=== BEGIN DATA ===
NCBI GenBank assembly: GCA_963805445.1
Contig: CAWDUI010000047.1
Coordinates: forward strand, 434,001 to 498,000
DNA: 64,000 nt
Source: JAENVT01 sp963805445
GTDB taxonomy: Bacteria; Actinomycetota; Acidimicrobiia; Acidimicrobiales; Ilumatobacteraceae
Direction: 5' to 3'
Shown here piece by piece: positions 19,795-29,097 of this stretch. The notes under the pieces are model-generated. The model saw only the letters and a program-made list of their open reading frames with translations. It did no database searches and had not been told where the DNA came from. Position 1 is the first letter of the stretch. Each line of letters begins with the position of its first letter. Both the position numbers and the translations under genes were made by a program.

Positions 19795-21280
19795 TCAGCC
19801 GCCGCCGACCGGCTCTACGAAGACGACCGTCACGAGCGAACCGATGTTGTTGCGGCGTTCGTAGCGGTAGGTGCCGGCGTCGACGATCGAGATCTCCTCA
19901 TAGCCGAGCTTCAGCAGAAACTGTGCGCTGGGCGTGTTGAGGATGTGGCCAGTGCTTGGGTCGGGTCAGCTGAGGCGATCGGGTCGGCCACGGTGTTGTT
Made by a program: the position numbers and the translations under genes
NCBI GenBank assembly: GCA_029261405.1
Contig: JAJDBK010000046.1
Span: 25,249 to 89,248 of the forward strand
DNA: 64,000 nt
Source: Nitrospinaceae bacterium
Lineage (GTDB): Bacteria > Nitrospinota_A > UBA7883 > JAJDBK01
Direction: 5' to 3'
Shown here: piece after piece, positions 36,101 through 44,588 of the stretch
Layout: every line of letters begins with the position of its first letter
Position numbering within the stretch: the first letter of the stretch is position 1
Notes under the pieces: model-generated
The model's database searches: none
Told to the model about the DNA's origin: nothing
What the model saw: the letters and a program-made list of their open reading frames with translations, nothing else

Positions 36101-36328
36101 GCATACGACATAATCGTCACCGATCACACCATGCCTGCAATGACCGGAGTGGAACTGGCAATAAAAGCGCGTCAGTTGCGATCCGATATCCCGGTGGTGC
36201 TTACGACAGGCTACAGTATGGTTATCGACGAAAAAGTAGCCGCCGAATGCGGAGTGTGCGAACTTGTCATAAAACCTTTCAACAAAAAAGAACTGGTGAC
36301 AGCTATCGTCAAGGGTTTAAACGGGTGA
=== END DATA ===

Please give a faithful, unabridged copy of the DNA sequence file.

NCBI GenBank assembly: GCA_963805445.1
Contig: CAWDUI010000047.1
Coordinates: forward strand, 434,001 to 498,000
DNA: 64,000 nt
Source: JAENVT01 sp963805445
GTDB taxonomy: Bacteria; Actinomycetota; Acidimicrobiia; Acidimicrobiales; Ilumatobacteraceae
Direction: 5' to 3'
Shown here piece by piece: positions 19,795-29,097 of this stretch. The notes under the pieces are model-generated. The model saw only the letters and a program-made list of their open reading frames with translations. It did no database searches and had not been told where the DNA came from. Position 1 is the first letter of the stretch. Each line of letters begins with the position of its first letter. Both the position numbers and the translations under genes were made by a program.

Positions 19795-21280
19795 TCAGCC
19801 GCCGCCGACCGGCTCTACGAAGACGACCGTCACGAGCGAACCGATGTTGTTGCGGCGTTCGTAGCGGTAGGTGCCGGCGTCGACGATCGAGATCTCCTCA
19901 TAGCCGAGCTTCAGCAGAAACTGTGCGCTGGGCGTGTTGAGGATGTGGCCAGTGCTTGGGTCGGGTCAGCTGAGGCGATCGGGTCGGCCACGGTGTTGTT
Made by a program: the position numbers and the translations under genes
NCBI GenBank assembly: GCA_029261405.1
Contig: JAJDBK010000046.1
Span: 25,249 to 89,248 of the forward strand
DNA: 64,000 nt
Source: Nitrospinaceae bacterium
Lineage (GTDB): Bacteria > Nitrospinota_A > UBA7883 > JAJDBK01
Direction: 5' to 3'
Shown here: piece after piece, positions 36,101 through 44,588 of the stretch
Layout: every line of letters begins with the position of its first letter
Position numbering within the stretch: the first letter of the stretch is position 1
Notes under the pieces: model-generated
The model's database searches: none
Told to the model about the DNA's origin: nothing
What the model saw: the letters and a program-made list of their open reading frames with translations, nothing else

Positions 36101-36328
36101 GCATACGACATAATCGTCACCGATCACACCATGCCTGCAATGACCGGAGTGGAACTGGCAATAAAAGCGCGTCAGTTGCGATCCGATATCCCGGTGGTGC
36201 TTACGACAGGCTACAGTATGGTTATCGACGAAAAAGTAGCCGCCGAATGCGGAGTGTGCGAACTTGTCATAAAACCTTTCAACAAAAAAGAACTGGTGAC
36301 AGCTATCGTCAAGGGTTTAAACGGGTGA